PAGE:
Thick with legalities and technicalities, the Barries’ cabin case would test the fair-and-balanced bona fides of any news organization. But the county finds Fox News’s treatment particularly wanting. “[The Barries] had an opportunity to cure the problems. None of that seems to have ever come out in any of the Fox reports despite the documents we provided,” says County Manager Gary Martinez. Also: “What you are left with, and I think what Fox likes to report, is ‘Here’s an overreaching, bad government, reaching out and pulling property away from some poor innocent folks.’ That’s clearly not what’s going on here once you put all the facts on the table,” says Martinez.*

County officials, however, have shaky grounds for disputing emphases in the Fox News coverage. When asked to go on camera for the stories, after all, Summit County declined, opting instead to provide materials and official statements, which were read on air. “From the outset, we expected Fox News’ coverage of the case to be highly critical of Summit County’s policy decisions and community values, and the network lived up to our expectations,” says county public affairs coordinator Julie Sutor. Nor is the county pushing the network for any corrections to the record. “We’re a small county and we don’t have the resources to play whac-a-mole on Fox News correcting every false claim that comes up,” says Huntley.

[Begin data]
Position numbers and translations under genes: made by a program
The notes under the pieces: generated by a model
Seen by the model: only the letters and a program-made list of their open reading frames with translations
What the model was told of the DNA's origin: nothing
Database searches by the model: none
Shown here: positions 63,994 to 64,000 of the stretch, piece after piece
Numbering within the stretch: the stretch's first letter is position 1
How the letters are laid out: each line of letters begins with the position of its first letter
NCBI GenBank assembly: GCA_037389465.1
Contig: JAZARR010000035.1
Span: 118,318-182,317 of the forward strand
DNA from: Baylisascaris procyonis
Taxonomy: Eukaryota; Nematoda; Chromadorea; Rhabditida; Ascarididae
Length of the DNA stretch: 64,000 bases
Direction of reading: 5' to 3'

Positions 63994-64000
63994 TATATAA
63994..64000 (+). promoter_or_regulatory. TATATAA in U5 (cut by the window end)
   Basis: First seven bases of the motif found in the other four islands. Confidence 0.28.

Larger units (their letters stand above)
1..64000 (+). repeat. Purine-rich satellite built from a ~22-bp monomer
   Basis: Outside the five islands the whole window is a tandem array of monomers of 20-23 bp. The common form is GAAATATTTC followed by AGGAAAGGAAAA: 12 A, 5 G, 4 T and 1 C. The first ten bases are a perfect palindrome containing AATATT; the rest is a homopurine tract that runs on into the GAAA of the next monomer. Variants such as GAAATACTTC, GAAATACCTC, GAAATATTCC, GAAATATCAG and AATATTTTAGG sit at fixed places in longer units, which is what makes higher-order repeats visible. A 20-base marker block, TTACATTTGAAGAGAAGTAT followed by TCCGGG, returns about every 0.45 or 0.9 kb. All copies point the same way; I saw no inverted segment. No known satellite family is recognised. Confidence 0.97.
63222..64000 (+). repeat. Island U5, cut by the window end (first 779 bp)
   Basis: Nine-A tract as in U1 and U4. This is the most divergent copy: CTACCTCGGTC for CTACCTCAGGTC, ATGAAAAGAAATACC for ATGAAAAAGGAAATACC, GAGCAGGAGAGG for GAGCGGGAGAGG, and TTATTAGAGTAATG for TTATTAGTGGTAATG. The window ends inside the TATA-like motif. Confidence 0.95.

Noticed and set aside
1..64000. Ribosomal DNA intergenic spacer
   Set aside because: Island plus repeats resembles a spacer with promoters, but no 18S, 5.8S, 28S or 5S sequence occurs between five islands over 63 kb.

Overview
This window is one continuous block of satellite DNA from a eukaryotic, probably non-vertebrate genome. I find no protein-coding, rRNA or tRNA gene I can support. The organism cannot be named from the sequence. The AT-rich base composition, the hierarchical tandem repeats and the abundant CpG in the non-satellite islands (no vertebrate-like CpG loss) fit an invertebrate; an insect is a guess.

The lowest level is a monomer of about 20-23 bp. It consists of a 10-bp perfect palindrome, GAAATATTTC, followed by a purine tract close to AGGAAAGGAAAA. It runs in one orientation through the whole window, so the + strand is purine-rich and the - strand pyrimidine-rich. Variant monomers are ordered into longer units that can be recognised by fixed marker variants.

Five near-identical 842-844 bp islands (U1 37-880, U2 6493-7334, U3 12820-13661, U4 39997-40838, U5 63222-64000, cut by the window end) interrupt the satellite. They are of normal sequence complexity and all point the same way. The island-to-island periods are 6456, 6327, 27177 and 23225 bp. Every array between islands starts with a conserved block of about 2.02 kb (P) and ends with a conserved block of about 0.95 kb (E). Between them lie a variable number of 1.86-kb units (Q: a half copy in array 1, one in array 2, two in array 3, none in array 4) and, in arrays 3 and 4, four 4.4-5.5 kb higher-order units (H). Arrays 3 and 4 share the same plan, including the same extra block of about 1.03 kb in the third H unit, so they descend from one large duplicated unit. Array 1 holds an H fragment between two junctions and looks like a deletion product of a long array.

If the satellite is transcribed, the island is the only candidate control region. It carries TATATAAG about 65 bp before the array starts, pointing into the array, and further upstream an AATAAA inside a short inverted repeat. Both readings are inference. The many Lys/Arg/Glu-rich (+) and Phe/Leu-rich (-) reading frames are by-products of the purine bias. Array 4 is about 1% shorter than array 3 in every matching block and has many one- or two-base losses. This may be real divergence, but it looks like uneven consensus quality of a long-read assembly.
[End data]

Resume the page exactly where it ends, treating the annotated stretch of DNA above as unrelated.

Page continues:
What really irks Huntley is Fox News’s trafficking a claim from the Barries that the county would probably take the land acquired from the couple and swap it with the Forest Service for more valuable land closer to the county seat of Breckenridge. Barrie made the same claim to the Erik Wemple Blog, alleging that a county official had told him as much in a meeting. Huntley: “That’s a complete fabrication. . . . Do you really think the U.S. Forest Service is going to give up millions of dollars of property? If you believe that, I’ve got a bridge to sell you.”